What do I mean by a “Post-Anglican Anglicanism?” The phrase I’ve coined is deliberately ironic (and even oxymoronic!) I’m employing it to suggest that Anglican identity will be an even more complex and difficult thing in the 21st century than it has been in the past.
In previous blogs, I’ve defined Anglicanism in terms of structural, normative, and stylistic definitions or identities. The question is, “What does contemporary Anglicanism look like in terms of each of these definitions?”
Structurally, Anglicanism has become more confusing and blurry, as is the case with most institutions in the postmodern situation. The Anglican Communion served for much of the 20th century as a convenient way of seeing how Anglican churches relate to one another in a common identity and has been for many (as I discussed in an earlier blog) the most definite and common definition of Anglicanism.
But with the ongoing orthodox Anglican realignment and the rise of GAFCON as an alternative to the decaying Anglican Communion, the structural definition of Anglicanism has become much more difficult and complex. The present situation has provoked the question of whether or not communion with Canterbury is necessary or not to Anglican identity.
There’s more to it. The scramble by many orthodox Anglicans to create new wineskins for new wine has led to the development of overlapping jurisdictions, something that has been frowned upon for the most part in church history. To make matters more confusing, Anglicans are choosing which bishop they serve under based not on geography but on “affinity.” While this might seem a necessary move if the bishop in a certain jurisdiction is heretical, what will develop when this democratic notion is used to select bishops based on churchmanship or other issues? The issue of women’s ordination also contributes to the increasing fragmentation of a structural definition of Anglicanism, a development, we should remember, that’s only 35 years old.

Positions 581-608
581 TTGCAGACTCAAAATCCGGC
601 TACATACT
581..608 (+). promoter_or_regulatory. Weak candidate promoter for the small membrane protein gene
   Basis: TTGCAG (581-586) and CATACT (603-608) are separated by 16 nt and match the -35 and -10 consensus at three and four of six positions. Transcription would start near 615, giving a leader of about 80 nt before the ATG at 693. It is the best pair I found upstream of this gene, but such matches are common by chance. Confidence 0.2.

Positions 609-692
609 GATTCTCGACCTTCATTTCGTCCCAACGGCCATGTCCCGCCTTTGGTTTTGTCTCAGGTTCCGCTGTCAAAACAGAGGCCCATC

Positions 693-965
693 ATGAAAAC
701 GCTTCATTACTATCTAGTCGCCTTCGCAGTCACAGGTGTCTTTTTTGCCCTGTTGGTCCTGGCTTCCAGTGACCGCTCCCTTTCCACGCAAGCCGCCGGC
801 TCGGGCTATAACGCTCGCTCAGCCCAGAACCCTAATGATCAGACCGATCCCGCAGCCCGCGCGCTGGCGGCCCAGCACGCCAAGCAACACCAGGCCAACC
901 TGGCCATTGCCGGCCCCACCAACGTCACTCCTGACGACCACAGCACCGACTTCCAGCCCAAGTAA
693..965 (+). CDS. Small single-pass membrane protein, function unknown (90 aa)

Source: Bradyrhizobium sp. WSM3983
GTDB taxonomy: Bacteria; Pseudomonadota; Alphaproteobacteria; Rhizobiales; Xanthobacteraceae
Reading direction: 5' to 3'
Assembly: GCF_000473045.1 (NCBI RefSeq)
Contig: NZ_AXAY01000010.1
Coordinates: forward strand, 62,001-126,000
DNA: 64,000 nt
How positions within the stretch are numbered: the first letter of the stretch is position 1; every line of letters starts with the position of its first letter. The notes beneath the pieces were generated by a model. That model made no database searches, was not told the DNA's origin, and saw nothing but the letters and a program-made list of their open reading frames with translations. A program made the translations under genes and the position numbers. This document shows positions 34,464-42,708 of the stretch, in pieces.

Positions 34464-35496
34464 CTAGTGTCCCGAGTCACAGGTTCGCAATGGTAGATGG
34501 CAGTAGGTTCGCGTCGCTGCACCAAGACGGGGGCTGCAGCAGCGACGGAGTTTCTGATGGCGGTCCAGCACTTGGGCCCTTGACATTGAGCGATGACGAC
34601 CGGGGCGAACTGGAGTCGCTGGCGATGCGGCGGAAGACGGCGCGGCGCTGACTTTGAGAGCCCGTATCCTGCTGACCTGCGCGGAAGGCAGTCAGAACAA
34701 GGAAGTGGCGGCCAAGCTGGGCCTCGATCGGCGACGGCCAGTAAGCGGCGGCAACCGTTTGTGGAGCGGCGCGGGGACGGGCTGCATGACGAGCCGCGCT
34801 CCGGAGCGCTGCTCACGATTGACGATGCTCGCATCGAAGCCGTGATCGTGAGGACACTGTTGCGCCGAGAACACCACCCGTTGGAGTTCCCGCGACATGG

It’s ironic as well that the structural definition of Anglicanism as being those churches in communion with Canterbury has risen to prominence at the very time when structural definitions are most problematic.
The present situation forces Anglicans to ask the question of how shall we govern ourselves and relate to one another without the power of the State to coerce us into such decisions. It’s a question Anglicans haven’t had to ask themselves for a very long time.
It might seem at first, then, that normative definitions will fare much better in such confusing times and will provide some much needed stability. However, the two most important distinctively Anglican formularies – the Prayer Book and the Thirty-nine Articles – are increasingly contested authorities.
And identity is intimately related to authority.
Some Anglicans have rejected the Articles. The 1979 Prayer Book relegates them to the “Historical Documents” where they have been ignored for the most part. And Anglo-Catholics for the most part have a sometimes not so secret hostility towards the Articles. While GAFCON and the ACNA may have the Articles as official theological norms, the reality on the ground may be very different.